Undefended Borders


337 pages
ISBN 1-895629-46-2
DDC C813'.54





Reviewed by June M. Blurton

June M. Blurton is a retired speech pathologist.


The year is 1969. David has just flunked out of university and must make
a choice between being drafted for service in Vietnam or enrolling in a
Bible College. He lives in Eagle Bluff, a small town on the Ohio River.
His mother is the preacher in a fundamentalist church where new members
are baptised in a huge aquarium. The townspeople are gently drawn
caricatures who know nothing of the outside world.

The arrival of Maggie, a Canadian, creates quite a stir. Employed at a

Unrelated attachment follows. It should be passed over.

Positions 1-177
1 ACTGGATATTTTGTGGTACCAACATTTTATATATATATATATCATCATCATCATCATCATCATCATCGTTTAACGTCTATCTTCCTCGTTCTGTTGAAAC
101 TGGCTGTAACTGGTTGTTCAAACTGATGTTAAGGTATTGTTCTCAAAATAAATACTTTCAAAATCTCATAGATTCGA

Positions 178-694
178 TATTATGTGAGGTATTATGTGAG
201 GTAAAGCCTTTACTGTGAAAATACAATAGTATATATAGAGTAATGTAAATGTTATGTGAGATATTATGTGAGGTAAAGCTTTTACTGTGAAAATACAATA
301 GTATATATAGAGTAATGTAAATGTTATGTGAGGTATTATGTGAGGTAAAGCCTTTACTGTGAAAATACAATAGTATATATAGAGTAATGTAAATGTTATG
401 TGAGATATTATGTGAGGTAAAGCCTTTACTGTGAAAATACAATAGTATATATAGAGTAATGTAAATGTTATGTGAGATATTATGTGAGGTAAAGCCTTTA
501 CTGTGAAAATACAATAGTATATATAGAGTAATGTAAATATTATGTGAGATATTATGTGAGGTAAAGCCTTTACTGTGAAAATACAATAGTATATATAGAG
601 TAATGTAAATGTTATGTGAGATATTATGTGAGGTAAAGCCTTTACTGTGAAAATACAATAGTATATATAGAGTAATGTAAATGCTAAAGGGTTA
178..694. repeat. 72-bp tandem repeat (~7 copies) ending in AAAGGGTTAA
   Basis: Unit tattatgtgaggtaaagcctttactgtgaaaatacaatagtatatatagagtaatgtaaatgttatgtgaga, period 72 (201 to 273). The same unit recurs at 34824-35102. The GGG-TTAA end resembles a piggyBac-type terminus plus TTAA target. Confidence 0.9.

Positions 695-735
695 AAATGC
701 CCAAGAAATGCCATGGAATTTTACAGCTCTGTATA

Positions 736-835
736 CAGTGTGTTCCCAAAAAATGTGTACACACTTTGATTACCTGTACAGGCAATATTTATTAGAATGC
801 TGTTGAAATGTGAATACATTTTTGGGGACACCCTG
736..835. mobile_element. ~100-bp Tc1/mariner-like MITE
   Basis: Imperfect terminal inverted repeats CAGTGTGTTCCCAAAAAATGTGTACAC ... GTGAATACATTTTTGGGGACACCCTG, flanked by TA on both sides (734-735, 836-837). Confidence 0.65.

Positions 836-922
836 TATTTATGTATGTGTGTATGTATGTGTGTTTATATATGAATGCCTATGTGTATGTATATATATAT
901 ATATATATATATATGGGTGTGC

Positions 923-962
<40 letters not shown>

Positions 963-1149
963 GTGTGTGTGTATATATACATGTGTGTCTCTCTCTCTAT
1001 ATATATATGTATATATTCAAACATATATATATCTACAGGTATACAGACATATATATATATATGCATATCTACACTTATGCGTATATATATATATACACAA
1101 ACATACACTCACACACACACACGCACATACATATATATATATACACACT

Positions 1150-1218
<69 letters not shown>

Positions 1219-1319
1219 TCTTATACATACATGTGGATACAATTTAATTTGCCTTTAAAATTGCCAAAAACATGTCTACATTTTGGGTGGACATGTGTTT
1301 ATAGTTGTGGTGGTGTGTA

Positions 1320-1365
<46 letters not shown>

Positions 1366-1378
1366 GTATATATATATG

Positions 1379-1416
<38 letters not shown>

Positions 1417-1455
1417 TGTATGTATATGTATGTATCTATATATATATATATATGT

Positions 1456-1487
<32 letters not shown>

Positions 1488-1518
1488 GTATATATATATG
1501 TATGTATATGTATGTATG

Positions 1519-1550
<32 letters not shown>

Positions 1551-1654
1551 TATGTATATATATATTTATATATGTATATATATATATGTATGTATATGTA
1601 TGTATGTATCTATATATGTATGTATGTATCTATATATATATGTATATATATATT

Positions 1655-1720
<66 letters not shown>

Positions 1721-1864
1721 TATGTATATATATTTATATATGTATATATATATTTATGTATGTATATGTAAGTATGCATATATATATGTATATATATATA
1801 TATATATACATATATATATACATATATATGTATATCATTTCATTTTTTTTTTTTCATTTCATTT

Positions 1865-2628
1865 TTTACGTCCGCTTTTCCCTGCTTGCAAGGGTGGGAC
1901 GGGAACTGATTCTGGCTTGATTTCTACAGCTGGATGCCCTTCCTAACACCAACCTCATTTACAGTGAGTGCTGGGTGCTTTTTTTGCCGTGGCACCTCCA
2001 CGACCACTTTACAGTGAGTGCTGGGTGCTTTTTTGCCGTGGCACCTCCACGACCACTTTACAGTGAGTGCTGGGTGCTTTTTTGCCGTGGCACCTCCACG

drop-in centre for black youths in Toronto, Maggie has come to Eagle
Bluff to trace the Ohio leg of the Underground Railroad used by escaping
black slaves. David and Maggie meet and fall in love, but this is not a
true romance. She and the runaway slaves of the last century personify
the pains and responsibilities of getting and keeping physical and
intellectual freedom.

The serious themes in this novel are cloaked in a hilarious story, told
in a series of flashbacks that are generally well managed. The
characters and situations are funny but believable, and the dialogue
sparkles. If the book has a flaw, it is that the abundance of people and
incidents tends to weaken the story’s focus. That said, Undefended
Borders is a thoroughly enjoyable read.


Long, Charles., “Undefended Borders,” Canadian Book Review Annual Online, accessed April 18, 2024, https://cbra.library.utoronto.ca/items/show/5152.